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Did Jesus Actually Promote Violence? – Not Peace, But the Sword

Did Jesus Actually Promote Violence? - Not Peace, But the Sword

Is Jesus really the Prince of Peace, or is he actually the Prince of Violence?

A Justification for Violence?

The question seems ridiculous if we look at the whole life, teachings, death, and resurrection of Jesus. But when people take certain verses apart from the whole, we can start using Jesus’ words as a justification for violence.

For example, take Matthew 10:34-36. That passage starts with Jesus saying, “Do not think that I have come to bring peace to the earth; I have not come to bring peace, but a sword.”

This sentence seems strange. Did Jesus not want peace? Did he have a change of heart after the Sermon on the Mount where he said that we are to love our enemies? Did he come to believe that one way to love our enemies is to kill them with a sword?

It might be easy to conclude that Jesus was advocating violence in this passage, but you don’t have to look to the overall life, teachings, death, and resurrection of Jesus to see that Jesus wasn’t advocating for violence in this passage. You just have to look at the next few verses after verse 34.

If Jesus was advocating for literal violence with a sword, he would have said, “Do not think that I have come to bring peace to the earth; I have not come to bring peace, but a sword. So I’ve changed my mind. When someone slaps you on the cheek, you slap them back. Go get your swords to defend yourselves against your enemies. The Kingdom of God is at hand, and to install it here on earth, we don’t need peace, we need the sword!”

But Jesus didn’t say that. He actually said, “Do not think that I have come to bring peace to the earth; I have not come to bring peace, but a sword. For I have come to set a man against his father, and a daughter against her mother, and a daughter-in-law against her mother-in-law; and one’s foes will be members of one’s own household.”

A Sword That Divides

Whenever Jesus talks about a literal sword, he never tells his disciples to use it violently. In fact, when his disciples do take up the sword in violence, he rebukes them, “Put your sword back into its place; for all who take the sword will perish by the sword.”

When Jesus says that he did “not come to bring peace, but a sword,” he was talking about a metaphorical sword that will divide families.

Jesus has a straightforward explanation for his statement. He understood that his message would be like a sword that divides families. It is precisely Jesus’ message of healing, inclusion, and radical love even for our enemies that divides families.

We see this a few verses earlier in Matthew 10:5-15. Jesus sends his disciples on a mission into the neighboring towns, telling them to, “proclaim the good news, ‘The kingdom of heaven has come near.’ Cure the sick, raise the dead, cleanse the lepers,* cast out demons.”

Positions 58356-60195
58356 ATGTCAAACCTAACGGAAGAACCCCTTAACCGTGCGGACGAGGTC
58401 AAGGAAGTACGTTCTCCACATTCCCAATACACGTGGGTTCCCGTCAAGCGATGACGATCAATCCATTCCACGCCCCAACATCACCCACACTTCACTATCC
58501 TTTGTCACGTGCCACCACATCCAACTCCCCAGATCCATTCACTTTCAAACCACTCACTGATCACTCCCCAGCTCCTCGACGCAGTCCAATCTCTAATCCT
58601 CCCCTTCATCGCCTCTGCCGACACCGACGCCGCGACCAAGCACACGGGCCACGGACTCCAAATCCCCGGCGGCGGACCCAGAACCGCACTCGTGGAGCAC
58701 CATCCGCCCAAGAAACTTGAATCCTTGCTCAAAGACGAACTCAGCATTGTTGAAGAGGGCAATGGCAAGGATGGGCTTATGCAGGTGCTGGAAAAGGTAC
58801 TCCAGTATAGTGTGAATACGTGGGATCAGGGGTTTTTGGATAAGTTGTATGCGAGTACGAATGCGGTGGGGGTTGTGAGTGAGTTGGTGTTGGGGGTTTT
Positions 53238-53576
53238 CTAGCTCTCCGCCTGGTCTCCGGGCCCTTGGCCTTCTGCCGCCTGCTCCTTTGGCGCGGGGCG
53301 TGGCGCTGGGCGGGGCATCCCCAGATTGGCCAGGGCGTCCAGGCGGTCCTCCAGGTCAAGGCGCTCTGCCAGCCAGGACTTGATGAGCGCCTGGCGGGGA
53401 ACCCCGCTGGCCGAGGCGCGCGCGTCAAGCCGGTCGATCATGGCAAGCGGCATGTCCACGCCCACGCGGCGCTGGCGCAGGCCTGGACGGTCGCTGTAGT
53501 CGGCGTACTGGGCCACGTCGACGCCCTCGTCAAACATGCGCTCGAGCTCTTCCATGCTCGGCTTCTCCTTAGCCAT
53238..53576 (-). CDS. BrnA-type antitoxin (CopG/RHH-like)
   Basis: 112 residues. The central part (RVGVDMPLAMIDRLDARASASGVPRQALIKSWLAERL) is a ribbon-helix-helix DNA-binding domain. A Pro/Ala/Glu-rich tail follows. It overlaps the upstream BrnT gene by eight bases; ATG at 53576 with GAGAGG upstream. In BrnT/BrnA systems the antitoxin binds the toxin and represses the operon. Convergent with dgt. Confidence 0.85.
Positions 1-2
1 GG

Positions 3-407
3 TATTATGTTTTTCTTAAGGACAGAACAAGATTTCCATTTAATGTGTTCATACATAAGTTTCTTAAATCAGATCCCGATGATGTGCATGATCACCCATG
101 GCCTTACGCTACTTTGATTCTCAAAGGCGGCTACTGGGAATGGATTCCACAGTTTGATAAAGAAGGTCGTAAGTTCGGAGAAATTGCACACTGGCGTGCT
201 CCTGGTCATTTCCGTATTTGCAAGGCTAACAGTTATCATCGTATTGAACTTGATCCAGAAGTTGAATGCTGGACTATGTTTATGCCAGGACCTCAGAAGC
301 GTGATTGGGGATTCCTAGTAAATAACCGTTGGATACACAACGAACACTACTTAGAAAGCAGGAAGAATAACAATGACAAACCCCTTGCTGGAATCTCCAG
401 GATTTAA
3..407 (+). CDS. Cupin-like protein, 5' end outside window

But what if the people of the town didn’t accept the disciples? And why wouldn’t they accept the disciples if they were curing the sick, raising the dead, cleansing the lepers, and casting out demons?

Because curing people disrupts the religious status quo. Much of religion, including much of Christianity today, believes that sick people deserve to be sick. We think that they must have sinned to deserve God’s judgment upon them, and God is judging them with an illness. This line of thinking is found in the Bible – if bad things happen to you, it’s because you sinned. 

The Judgment of Job

But there is another line of thinking that counters that message. See the Book of Job, for example. Job is a righteous man and he experiences tragedy after tragedy. Four of his friends try to comfort him in his distress. Each of them tries to explain Job’s suffering with some form of, “You sinned and this is God punishing you. Just admit it.” But Job knows he is innocent, so refuses to follow his friends’ advice.

Jesus is in line with Job. People may not be fully innocent, but we are not fully guilty, either. In fact, guilt and innocence don’t matter to Jesus when it comes to healing. He doesn’t say, “Go throughout the towns and ask people if they have sufficiently repented of their sins and have asked for forgiveness. Then you can cure them.” Instead, Jesus just tells his disciples to cure people.

This gracious message that is beyond labeling people as guilty or innocent divides people from one another like a sword. It divided Job from his friends. It divided Jesus’ disciples from their family members. It divided all of them from the religious elite of their day. And Jesus’ message of grace, healing, and love continues to divide today.

The fact is that Jesus didn’t come to make peace with the forces of injustice. He came to defeat those forces by bringing the Kingdom of God. It’s a nonviolent kingdom where everyone has enough food, water, shelter, and healing is made readily available. In a world where forces work against the graciousness of the Kingdom of God, Jesus’ principles act like a sword that divides. He experienced this division. His disciples experienced it. And we will, too. 

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Adam Ericksen

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